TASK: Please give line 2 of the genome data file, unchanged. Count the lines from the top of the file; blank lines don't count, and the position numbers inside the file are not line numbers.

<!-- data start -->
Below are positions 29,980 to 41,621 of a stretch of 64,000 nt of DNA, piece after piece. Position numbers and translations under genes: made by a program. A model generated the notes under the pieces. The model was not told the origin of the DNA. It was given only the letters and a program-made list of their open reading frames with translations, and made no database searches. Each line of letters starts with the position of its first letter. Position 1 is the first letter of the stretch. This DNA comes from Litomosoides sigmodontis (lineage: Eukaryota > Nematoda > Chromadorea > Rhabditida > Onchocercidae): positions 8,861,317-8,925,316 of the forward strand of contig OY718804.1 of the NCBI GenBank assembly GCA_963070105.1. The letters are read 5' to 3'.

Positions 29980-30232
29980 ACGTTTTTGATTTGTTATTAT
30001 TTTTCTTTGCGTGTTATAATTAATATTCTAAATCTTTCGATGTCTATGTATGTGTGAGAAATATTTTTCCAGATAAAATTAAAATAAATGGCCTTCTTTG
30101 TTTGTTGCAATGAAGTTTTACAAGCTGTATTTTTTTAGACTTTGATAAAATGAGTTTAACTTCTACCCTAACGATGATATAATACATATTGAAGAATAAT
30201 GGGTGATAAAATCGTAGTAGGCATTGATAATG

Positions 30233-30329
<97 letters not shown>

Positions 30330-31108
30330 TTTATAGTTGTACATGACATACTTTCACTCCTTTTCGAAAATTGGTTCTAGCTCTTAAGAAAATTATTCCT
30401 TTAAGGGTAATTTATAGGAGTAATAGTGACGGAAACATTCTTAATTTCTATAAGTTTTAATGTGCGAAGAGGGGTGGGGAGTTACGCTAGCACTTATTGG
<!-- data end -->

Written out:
Positions 29980-30232